If you liked HBO's Pacific mini-series, built for the most part around the memoirs of marine corps privates Eugene Sledge and Robert Leckie, you'll almost certainly enjoy this book. Sledge's book is almost dry in its clarity, and his language spare. Leckie, a professional writer both before and after his WWII service, is more self-consciously 'literary'. Both are, a slightly strange thing, to my mind, assiduously polite: so much horror and suffering but, please, no cuss-words!

Despite his training, Leckie is a wilful and even sometimes rebellious character, and where Sledge always uses full rank and proper name, Leckie favours nicknames. Such small details and differences give the two memoirs very different flavours. There are moments where Leckie's self-consciously prosey style seems overdone, but sometimes it really works, as when he evokes the paranoid flesh-crawling fears of sitting in a jungle foxhole in the dark of night, his floridly evocative description contrasting with a simpler conclusion: 'I know now why men light fires.'

Where Sledge's detached coolness might be said to foreshadow his later vocation of biology professor, Leckie's wilful nature and flighty language might be also said to have the zest and poetry properly becoming a sports writer turned author. It's certainly interesting to see the differing nature of their responses. In the end these differences make the two books excellent complimentary companions: they cover much the same ground but feel different. Leckie took part in Guadalcanal, Cape Gloucester and Pelelieu, whereas Sledge saw action at Pelelieu and Okinawa, so their stories overlap, together building a fuller picture of the Pacific theatre.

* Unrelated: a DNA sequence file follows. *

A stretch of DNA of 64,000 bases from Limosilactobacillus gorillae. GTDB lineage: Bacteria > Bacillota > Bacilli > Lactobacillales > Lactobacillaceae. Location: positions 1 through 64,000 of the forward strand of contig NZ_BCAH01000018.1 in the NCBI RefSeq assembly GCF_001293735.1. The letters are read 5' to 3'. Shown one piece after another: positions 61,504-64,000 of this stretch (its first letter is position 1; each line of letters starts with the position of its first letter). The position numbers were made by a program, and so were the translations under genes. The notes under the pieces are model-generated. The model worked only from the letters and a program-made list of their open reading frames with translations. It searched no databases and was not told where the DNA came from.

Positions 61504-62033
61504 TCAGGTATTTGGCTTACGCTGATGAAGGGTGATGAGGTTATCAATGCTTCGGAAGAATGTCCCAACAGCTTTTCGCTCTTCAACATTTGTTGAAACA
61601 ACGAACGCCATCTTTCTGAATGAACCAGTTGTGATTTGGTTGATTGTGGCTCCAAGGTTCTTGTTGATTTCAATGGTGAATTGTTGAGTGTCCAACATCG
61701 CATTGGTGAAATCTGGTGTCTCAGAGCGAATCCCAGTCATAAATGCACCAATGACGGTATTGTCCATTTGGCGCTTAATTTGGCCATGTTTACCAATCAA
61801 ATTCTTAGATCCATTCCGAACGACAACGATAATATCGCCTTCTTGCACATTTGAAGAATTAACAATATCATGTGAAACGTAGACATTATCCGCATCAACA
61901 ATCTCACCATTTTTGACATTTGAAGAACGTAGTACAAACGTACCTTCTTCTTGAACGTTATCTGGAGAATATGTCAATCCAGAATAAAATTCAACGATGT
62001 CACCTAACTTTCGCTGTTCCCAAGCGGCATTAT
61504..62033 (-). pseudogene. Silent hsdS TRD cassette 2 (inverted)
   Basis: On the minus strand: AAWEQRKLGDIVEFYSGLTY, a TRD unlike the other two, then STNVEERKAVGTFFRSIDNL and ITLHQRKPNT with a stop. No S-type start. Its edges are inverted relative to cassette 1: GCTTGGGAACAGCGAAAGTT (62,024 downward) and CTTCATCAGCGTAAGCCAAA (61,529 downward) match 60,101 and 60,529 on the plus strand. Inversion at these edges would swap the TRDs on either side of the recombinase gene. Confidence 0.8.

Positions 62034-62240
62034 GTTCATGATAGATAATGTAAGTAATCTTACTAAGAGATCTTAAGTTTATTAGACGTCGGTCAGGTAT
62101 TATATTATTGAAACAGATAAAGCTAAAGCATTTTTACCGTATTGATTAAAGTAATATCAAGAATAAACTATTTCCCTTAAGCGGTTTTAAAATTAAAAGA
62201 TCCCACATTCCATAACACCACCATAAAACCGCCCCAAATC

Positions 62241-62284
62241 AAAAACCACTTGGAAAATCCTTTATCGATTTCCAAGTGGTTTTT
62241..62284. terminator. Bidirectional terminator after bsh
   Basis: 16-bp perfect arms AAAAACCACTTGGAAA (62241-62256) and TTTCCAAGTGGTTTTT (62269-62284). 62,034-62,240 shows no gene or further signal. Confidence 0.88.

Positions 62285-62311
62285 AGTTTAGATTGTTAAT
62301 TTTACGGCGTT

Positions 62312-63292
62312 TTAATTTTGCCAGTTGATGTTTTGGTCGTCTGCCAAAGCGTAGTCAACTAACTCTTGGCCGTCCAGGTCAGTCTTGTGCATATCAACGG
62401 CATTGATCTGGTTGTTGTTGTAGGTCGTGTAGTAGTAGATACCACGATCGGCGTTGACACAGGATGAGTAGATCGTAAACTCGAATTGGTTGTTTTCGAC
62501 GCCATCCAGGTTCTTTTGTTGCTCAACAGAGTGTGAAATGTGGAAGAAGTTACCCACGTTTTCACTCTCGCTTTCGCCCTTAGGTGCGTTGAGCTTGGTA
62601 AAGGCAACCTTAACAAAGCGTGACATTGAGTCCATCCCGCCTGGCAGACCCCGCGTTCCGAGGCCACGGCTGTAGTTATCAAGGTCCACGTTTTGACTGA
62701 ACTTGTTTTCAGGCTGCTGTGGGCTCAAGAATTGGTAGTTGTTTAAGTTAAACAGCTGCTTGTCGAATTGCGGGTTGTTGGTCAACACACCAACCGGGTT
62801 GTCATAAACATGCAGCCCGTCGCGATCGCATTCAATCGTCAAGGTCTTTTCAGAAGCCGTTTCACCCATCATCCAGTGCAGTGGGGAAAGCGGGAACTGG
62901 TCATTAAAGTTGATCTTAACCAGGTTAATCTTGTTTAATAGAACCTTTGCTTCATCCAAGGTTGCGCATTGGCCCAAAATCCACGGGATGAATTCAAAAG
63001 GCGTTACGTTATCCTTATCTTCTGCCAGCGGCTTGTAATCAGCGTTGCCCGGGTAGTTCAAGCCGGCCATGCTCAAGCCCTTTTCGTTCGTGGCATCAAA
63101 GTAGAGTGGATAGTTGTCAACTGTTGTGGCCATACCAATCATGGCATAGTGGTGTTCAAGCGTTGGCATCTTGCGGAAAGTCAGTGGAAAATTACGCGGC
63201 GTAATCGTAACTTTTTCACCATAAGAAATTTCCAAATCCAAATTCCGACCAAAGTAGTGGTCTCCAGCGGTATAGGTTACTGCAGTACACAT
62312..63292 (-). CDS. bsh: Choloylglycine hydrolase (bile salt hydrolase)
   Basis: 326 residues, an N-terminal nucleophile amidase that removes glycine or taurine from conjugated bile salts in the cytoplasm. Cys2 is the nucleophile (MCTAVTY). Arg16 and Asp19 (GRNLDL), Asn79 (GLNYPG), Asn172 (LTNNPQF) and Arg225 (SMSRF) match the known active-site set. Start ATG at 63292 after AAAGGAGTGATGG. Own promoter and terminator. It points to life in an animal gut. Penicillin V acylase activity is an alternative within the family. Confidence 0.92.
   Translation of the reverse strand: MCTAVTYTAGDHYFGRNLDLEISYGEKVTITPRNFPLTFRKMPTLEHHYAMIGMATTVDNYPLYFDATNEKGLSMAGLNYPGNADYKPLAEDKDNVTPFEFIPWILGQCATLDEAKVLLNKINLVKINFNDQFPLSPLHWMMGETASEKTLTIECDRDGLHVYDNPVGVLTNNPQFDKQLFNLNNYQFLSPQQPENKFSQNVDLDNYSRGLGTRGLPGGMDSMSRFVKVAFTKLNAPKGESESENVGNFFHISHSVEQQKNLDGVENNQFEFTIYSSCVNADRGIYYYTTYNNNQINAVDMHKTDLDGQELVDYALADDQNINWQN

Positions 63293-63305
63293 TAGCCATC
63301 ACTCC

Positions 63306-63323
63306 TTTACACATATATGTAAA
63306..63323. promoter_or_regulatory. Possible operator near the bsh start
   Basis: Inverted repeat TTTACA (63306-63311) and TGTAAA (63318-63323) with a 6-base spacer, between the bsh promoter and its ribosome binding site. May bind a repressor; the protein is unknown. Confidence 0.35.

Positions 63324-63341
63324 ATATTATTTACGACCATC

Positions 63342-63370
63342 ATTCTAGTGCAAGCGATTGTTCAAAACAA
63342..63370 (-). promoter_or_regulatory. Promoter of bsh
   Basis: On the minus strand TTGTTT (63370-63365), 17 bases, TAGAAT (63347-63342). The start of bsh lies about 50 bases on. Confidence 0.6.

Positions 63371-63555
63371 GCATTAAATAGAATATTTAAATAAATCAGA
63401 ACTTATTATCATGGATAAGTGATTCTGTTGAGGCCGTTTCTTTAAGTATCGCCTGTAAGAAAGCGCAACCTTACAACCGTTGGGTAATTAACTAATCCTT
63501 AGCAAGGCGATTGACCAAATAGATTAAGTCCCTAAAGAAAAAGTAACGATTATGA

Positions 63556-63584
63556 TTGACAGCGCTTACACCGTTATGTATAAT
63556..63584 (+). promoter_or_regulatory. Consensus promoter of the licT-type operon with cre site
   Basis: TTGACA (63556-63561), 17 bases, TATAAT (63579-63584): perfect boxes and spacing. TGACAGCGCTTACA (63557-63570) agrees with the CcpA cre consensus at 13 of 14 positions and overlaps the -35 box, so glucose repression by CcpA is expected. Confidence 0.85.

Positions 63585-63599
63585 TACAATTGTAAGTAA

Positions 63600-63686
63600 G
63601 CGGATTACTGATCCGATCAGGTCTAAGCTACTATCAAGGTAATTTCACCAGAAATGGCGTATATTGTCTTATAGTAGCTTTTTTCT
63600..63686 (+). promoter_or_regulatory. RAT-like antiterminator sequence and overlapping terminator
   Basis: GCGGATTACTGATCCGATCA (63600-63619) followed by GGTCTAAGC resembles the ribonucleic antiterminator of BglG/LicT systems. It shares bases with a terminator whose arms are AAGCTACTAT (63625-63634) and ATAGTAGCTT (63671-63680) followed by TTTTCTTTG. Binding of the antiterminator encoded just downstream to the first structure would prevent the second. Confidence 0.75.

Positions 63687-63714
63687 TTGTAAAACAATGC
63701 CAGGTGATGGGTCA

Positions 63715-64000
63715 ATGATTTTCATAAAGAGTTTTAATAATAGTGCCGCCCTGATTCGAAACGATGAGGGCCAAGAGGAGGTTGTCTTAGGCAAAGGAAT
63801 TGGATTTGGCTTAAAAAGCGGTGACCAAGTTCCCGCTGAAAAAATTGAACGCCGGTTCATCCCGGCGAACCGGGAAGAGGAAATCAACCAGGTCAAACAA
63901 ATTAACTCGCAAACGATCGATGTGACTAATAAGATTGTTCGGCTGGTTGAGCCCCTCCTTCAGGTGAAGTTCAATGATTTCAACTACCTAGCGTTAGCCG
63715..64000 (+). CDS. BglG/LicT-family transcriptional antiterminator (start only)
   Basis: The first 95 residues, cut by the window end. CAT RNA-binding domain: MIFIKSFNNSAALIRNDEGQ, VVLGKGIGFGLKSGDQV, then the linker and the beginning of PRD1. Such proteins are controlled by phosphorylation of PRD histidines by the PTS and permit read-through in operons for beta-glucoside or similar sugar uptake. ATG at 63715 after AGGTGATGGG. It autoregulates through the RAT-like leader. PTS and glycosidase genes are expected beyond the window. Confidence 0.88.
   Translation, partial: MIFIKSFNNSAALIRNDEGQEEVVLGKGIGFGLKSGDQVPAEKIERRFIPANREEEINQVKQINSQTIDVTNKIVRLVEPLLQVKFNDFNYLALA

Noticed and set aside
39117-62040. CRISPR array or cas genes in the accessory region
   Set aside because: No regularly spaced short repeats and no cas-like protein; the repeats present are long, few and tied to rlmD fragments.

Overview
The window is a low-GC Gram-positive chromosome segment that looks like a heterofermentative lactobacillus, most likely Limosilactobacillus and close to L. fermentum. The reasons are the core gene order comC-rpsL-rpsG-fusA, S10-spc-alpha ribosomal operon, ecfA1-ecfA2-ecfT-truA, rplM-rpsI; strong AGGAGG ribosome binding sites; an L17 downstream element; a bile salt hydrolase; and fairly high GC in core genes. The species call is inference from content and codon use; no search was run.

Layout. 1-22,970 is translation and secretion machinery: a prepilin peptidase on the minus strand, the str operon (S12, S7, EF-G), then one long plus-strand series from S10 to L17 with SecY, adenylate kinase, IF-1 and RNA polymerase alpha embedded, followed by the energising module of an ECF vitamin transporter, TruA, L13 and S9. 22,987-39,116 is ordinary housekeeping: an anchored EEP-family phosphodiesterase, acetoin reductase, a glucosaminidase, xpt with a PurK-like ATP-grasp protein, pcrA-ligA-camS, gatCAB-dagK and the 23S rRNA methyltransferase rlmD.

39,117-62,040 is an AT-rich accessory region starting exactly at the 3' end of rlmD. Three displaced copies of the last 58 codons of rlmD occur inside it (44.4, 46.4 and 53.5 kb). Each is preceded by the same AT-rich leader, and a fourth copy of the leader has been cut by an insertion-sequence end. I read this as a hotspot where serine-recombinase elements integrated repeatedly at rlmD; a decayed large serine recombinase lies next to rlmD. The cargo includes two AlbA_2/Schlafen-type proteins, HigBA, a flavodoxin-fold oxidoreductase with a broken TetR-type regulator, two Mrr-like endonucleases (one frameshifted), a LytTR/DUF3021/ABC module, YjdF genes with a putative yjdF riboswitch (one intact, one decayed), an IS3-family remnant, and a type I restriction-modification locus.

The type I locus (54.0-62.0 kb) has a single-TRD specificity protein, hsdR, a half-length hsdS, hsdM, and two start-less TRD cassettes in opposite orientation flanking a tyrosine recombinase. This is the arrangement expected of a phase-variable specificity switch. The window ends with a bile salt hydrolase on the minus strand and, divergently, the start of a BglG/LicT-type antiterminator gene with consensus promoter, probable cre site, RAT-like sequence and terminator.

Whilst I think it should be noted that the visceral impact of the audio-visual experience is very different from reading about the conflict, nevertheless, as with the HBO series, one marvels at the sheer unrelenting horror of it all. It seems to me good that we have such writings from the 'common soldier'. Both Leckie and Sledge profess horror at the waste of war, and shock at the nature of their Japanese foe. Quarter is never asked or given, the Japanese cult of Emperor worship combining with what was, at that time, an insular and deeply ingrained patriotism, along with a cult of 'death before dishonour' that makes Europe's medieval knights look positively lily-livered.

Leckie says some interesting things about irrationality and courage: 'How much less forbidding might have been that avenue of death that I was about to cross had there been some wholly irrational shout - like 'Vive l'Empereur,' or 'The Marine Corps Forever!'' And several times throughout the book he laments a lack of contemporary American songs or music that would generate courage and 'esprit d' corps', all of which makes for an interesting reflection on the workings of the human mind in extremis.

Definitely a good companion to the Pacific series, and nothing if not interesting!
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on 23 October 2017